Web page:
The Souls of Black Folk: One Hundred Years Later

By Dolan Hubbard | Go to book overview

Anna Julia Cooper, Pauline Elizabeth Hopkins, and the
African American Feminization of Du Bois' Discourse
Barbara McCaskill

I

Woman, Mother, —your responsibility is one that might make angels tremble andfear to take hold! To trifle with it, to ignore or misuse it, is to treat lightly the most sacredandsolemn trust ever confidedby Godto human kind. The training of children is a task on which an infinity of weal or woe depends. Who does not covet it?1

At the turn of the century, it cannot be disputed that, alongside W. E. B. Du Bois and other African American male luminaries, African American clubwomen andopinion leaders (such as Anna Julia Cooper quotedabove) were codefenders of an insouciant nationalist program. Defined by the Pan-African Conference of 1900, Du Bois's nationalism assertedthat there were cultural distinctions that united peoples of African descent across geographical, national, andlinguistic borders. He stoppedshort, however, of attempting to implement a separate African American nation-state. Writing on the construction of African American identity, Judith Stein states that Du Bois's nationalism at this time was not dominated by eschatologies of a separate African statehood. Rather, he assigned “a moral and metaphysical significance” to the idea of nation-building on the basis of

I am grateful for a Fall Quarter 1994 Sarah H. Moss Fellowship from the University of Georgia, which enabledme to travel to research issues of the A.M.E. Church Review at Howard University's Moorland-Spingarn Research Center. With a 1989 Summer Faculty Research Awardfrom the State University of New York–Albany, I visitedFisk University for Pauline Hopkins's manuscripts.

____________________
1
Anna Julia Cooper, “Womanhooda Vital Element in the Regeneration andProgress of a Race, ” in A Voice from the South: By a Black Woman of the South (1892; reprint, New York: Oxford University Press, 1988), 22.

-70-

Notes for this page

Add a new note
If you are trying to select text to create highlights or citations, remember that you must now click or tap on the first word, and then click or tap on the last word.
One moment ...
Default project is now your active project.
Project items

Items saved from this book

This book has been saved
Highlights (0)
Some of your highlights are legacy items.

Highlights saved before July 30, 2012 will not be displayed on their respective source pages.

You can easily re-create the highlights by opening the book page or article, selecting the text, and clicking “Highlight.”

Citations (0)
Some of your citations are legacy items.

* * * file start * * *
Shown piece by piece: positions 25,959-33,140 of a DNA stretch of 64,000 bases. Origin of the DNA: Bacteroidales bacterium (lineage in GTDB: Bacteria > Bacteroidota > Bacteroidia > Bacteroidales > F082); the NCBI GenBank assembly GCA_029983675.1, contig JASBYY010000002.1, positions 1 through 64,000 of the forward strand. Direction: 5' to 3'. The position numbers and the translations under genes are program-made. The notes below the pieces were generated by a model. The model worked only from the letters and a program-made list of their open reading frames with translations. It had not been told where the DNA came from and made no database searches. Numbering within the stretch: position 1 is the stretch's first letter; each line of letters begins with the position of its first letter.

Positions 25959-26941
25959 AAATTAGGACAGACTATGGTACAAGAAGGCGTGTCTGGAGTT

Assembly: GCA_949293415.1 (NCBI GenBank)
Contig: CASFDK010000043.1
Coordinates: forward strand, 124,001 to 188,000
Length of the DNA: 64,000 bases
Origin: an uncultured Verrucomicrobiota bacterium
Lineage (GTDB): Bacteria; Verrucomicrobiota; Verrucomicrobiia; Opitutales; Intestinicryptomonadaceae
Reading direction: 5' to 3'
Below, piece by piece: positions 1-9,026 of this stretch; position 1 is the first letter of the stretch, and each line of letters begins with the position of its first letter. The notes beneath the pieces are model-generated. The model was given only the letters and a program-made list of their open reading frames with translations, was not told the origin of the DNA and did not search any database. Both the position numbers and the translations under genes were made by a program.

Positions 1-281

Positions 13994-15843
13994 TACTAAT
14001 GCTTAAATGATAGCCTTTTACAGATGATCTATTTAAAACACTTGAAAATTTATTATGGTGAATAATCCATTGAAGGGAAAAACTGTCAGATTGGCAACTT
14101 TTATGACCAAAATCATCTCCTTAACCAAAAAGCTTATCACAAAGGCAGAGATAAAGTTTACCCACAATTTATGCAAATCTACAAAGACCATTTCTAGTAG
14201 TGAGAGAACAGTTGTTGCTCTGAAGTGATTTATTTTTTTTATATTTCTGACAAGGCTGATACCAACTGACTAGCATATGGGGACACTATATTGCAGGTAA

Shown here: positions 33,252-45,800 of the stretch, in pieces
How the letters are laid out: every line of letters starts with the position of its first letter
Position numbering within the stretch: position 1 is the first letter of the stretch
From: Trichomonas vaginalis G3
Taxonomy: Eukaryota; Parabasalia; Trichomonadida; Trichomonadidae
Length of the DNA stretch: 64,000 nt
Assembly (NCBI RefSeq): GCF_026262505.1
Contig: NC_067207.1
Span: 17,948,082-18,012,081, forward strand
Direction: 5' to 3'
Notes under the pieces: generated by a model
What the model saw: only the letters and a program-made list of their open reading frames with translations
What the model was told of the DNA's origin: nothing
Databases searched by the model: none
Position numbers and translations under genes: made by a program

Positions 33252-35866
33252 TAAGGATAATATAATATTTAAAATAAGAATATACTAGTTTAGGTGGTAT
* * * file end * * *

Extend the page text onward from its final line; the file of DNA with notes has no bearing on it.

Any citation created before July 30, 2012 will labeled as a “Cited page.” New citations will be saved as cited passages, pages or articles.

We also added the ability to view new citations from your projects or the book or article where you created them.

Notes (0)
Bookmarks (0)

You have no saved items from this book

Project items include:
  • Saved book/article
  • Highlights
  • Quotes/citations
  • Notes
  • Bookmarks
Notes
Cite this page

Cited page

Style
Citations are available only to our active members.
Sign up now to cite pages or passages in MLA, APA and Chicago citation styles.

(Einhorn, 1992, p. 25)

(Einhorn 25)

1

1. Lois J. Einhorn, Abraham Lincoln, the Orator: Penetrating the Lincoln Legend (Westport, CT: Greenwood Press, 1992), 25, http://www.questia.com/read/27419298.

Cited page

Bookmark this page
The Souls of Black Folk: One Hundred Years Later
Table of contents

Table of contents

Settings

Settings

Typeface
Text size Smaller Larger Reset View mode
Search within

Search within this book

Look up

Look up a word

  • Dictionary
  • Thesaurus
Please submit a word or phrase above.
Print this page

Print this page

Why can't I print more than one page at a time?

Full screen
/ 341

matching results for page

Cited passage

Style
Citations are available only to our active members.
Sign up now to cite pages or passages in MLA, APA and Chicago citation styles.

"Portraying himself as an honest, ordinary person helped Lincoln identify with his audiences." (Einhorn, 1992, p. 25).

"Portraying himself as an honest, ordinary person helped Lincoln identify with his audiences." (Einhorn 25)

"Portraying himself as an honest, ordinary person helped Lincoln identify with his audiences."1

1. Lois J. Einhorn, Abraham Lincoln, the Orator: Penetrating the Lincoln Legend (Westport, CT: Greenwood Press, 1992), 25, http://www.questia.com/read/27419298.

Cited passage

Welcome to the new Questia Reader

The Questia Reader has been updated to provide you with an even better online reading experience.  It is now 100% Responsive, which means you can read our books and articles on any sized device you wish.  All of your favorite tools like notes, highlights, and citations are still here, but the way you select text has been updated to be easier to use, especially on touchscreen devices.  Here's how:

1. Click or tap the first word you want to select.
2. Click or tap the last word you want to select.

OK, got it!

Thanks for trying Questia!

Please continue trying out our research tools, but please note, full functionality is available only to our active members.

Your work will be lost once you leave this Web page.

For full access in an ad-free environment, sign up now for a FREE, 1-day trial.

Already a member? Log in now.